Many of these properties are not listed on Calgary’s existing listing of places with assessed heritage value (the Inventory of Evaluated Historic Resources) by Heritage Calgary. However, they are considered to have significance when they exist in proximity to other heritage assets from a similar development period.

In order to understand the concentration of heritage assets in Calgary, this survey data was analyzed by each (block face). In 2020, multiple scenarios were presented to City Council to balance the conservation of historic areas with other development factors.

The approach approved by Council allows Layer 2 Discretionary Guideline Areas to be applied to block faces with at least 25 per cent heritage assets. Block faces with at least 50 per cent heritage assets qualify for a Layer 3 Direct Control Heritage Area if requested by most of the impacted property owners.

Heritage grant programs

Conserving historic resources is an important part of sustainable city building. Heritage buildings create a sense of place and identity, showing the development of a city over time.

Heritage grants are programs offered under a variety of terms to help property owners sustain the costs associated with restoration, preservation and rehabilitation of historic properties. In Calgary, owners of historic resources can apply for municipal and provincial grants to support heritage conservation projects.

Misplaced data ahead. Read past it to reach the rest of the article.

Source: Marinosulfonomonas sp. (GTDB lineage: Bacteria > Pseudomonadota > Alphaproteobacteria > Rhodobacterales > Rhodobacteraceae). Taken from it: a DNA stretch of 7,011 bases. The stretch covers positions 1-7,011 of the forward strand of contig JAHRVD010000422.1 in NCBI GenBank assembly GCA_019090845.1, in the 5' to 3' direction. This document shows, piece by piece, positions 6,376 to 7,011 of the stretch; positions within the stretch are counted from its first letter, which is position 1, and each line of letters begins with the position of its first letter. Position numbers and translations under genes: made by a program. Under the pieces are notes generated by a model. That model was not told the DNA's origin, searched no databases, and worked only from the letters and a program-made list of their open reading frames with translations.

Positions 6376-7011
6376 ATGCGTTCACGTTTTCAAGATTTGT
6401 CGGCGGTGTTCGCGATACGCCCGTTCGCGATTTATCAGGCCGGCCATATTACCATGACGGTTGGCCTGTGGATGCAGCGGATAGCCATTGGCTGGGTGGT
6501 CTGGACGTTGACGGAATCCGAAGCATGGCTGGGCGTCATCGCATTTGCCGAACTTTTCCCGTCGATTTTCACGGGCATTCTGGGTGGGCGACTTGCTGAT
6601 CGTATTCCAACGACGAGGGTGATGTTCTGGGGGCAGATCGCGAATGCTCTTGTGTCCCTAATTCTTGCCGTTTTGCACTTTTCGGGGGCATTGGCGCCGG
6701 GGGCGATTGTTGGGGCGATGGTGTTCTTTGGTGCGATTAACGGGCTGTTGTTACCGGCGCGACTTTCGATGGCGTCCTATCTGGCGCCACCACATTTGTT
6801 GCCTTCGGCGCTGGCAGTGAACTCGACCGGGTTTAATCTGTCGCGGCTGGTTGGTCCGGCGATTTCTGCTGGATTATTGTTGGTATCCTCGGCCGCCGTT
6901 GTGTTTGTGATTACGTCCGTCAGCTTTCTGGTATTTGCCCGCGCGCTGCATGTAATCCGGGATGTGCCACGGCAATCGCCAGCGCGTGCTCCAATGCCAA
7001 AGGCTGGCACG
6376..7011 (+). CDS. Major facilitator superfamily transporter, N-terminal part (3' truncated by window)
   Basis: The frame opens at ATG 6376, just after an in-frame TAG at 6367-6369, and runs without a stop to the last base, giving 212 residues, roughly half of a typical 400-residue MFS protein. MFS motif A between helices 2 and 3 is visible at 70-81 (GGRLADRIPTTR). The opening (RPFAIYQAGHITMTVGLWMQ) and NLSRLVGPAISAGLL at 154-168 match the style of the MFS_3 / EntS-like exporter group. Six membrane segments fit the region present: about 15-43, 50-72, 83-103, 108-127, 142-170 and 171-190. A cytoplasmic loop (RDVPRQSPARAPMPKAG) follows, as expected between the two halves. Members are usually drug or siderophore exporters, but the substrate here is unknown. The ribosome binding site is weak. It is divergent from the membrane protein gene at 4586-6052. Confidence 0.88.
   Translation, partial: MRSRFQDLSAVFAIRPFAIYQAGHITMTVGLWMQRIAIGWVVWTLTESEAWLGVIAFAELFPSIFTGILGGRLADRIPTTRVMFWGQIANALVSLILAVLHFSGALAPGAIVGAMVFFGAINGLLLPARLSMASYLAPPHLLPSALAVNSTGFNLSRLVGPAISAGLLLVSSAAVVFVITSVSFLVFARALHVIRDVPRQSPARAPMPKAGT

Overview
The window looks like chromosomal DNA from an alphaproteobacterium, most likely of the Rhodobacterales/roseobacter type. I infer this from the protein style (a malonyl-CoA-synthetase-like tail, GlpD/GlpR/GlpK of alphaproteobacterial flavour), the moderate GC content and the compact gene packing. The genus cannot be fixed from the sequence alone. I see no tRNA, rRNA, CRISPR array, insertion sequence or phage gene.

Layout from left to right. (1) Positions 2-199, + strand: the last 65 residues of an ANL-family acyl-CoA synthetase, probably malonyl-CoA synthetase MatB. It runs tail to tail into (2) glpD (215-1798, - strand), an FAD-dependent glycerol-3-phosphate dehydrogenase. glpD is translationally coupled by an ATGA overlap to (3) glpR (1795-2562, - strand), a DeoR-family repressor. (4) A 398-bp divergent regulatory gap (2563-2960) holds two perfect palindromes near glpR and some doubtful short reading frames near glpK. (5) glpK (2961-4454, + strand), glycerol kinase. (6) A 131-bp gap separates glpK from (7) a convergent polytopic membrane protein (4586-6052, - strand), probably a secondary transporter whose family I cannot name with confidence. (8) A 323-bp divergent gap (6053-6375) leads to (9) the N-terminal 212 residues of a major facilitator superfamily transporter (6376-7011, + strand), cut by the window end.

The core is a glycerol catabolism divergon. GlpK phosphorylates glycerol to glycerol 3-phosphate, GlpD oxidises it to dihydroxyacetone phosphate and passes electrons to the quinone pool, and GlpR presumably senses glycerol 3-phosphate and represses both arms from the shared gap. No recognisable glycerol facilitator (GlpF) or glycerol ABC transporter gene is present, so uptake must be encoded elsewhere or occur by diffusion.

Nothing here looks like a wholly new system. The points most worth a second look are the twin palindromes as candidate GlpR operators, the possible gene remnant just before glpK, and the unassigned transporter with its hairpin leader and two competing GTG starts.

Municipal grants

To be eligible for a City of Calgary Historic Resource Conservation Grant, a property must be listed on The City’s Inventory of Evaluated Historic Resources and be municipally designated (legally protected) or in the process of designation.

The grant program reserve is $500,000 per year and was increased by Council to $1.5 million per year for 2021 and 2022 on November 26, 2020. Of the funding, $1 million is reserved for non-residential properties and $500,000 is reserved for residential properties. The increase in funding will support conservation work on non-residential historic resources. Non-residential historic resources are typically multi-storey buildings with more complex conservation needs that require more funds to complete.

Due to the increase in funding, the program terms and conditions are being updated. The updated terms and conditions will be available in January 2021. Until they are updated, information on eligibility and the application process can be found in the current ​ter​ms and conditions​.

Provincial grants

The Alberta Historical Resources Foundation maintains the Heritage Preservation Partnership Program to assist owners of designated (legally protected) heritage properties with the costs associated with restoration and maintenance. These programs must be applied for through the province.​​

Planning & Development incentives